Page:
I was talking recently with a person who has been in law enforcement. He said that forgiveness in this context may not be effective because those in law enforcement have more of an emphasis on such virtues as courage and heroism. Forgiveness, he said, seems too weak of a virtue for his group. What do you think?
Forgiveness too often is misunderstood as weakness. Yet, what other moral virtue (whether it is justice or kindness or patience) is more heroic than forgiveness, which asks the forgiver to stand in the pain and from that position to offer goodness toward the one who injured the forgiver? This issue of deliberately being good to those who are not good to the forgiver is heroic. The person is committing to do no harm to the one who offended, and for that person’s good. This is strength, not weakness, especially when we realize that the one who forgives also can ask for justice from the one who has been behaving badly. The quest for justice, then, is likely to be more fair than seeking justice when the injured person is fuming with rage.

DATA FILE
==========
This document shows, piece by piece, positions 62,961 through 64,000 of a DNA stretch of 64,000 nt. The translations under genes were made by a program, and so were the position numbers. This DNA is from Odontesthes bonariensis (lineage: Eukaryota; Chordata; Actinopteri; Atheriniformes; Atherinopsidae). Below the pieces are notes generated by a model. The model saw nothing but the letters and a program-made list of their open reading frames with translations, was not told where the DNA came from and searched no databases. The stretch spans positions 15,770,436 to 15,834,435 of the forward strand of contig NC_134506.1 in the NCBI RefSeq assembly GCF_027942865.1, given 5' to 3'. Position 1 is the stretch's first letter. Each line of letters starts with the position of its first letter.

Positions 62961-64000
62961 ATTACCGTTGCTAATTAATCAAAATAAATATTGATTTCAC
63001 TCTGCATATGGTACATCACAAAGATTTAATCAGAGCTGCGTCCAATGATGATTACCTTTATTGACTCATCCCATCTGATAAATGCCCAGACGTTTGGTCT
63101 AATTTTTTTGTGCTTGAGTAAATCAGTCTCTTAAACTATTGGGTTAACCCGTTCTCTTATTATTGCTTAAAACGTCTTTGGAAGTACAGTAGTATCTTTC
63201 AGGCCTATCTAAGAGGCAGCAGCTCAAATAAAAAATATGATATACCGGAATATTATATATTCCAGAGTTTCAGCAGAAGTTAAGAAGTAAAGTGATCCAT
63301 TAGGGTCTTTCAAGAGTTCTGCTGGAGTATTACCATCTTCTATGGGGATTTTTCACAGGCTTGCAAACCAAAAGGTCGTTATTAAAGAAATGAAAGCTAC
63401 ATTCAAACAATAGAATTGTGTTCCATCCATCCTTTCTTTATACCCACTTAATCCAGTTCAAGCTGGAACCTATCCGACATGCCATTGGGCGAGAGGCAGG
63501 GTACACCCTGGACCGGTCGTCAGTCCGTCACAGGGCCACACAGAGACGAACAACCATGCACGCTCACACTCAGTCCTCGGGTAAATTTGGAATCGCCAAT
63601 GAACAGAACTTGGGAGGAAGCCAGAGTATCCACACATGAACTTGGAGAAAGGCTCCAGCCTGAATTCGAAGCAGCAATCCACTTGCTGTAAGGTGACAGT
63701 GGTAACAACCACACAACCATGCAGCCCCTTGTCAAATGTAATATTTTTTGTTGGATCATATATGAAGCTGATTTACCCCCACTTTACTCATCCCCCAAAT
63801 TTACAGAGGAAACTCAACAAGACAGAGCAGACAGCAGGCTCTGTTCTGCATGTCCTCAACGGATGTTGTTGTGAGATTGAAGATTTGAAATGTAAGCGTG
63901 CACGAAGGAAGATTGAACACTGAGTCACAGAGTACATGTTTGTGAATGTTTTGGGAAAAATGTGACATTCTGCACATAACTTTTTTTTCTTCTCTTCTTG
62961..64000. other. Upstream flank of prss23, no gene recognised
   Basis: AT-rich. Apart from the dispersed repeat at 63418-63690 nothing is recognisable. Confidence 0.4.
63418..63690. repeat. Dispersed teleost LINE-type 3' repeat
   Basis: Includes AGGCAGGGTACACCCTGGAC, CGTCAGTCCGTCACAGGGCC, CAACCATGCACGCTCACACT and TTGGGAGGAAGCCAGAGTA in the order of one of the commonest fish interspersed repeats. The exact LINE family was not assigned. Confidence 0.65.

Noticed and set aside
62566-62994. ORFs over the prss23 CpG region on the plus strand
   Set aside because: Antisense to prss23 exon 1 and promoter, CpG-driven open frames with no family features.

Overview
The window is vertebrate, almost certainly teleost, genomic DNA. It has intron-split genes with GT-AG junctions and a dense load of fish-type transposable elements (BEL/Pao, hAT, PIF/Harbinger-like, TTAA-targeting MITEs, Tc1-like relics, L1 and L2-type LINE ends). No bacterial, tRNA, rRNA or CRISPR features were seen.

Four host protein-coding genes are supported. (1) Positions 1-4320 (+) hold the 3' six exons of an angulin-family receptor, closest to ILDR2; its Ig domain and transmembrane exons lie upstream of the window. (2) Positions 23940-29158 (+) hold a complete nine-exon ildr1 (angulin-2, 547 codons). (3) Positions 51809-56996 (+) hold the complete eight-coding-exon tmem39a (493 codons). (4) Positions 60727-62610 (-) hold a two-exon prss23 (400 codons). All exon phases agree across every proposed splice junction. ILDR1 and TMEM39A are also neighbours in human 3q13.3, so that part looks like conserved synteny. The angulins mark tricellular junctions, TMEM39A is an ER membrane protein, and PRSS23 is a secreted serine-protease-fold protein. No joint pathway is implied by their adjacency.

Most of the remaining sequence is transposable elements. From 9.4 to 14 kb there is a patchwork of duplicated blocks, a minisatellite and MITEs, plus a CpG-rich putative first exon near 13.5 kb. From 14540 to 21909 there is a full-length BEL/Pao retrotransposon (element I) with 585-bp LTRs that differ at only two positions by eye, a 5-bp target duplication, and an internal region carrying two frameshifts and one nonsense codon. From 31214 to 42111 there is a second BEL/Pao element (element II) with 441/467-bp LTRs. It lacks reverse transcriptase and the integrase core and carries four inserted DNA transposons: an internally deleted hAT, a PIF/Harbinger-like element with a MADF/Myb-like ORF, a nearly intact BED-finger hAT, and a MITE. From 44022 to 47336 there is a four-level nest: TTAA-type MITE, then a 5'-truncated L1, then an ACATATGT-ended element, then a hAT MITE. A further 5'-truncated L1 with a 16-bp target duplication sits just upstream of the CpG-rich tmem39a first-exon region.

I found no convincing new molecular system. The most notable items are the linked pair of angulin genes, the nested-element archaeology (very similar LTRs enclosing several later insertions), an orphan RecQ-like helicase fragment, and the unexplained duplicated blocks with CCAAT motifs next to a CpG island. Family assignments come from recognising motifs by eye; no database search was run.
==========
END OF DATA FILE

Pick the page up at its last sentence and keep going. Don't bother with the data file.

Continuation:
Categories: Ask Dr. Forgiveness
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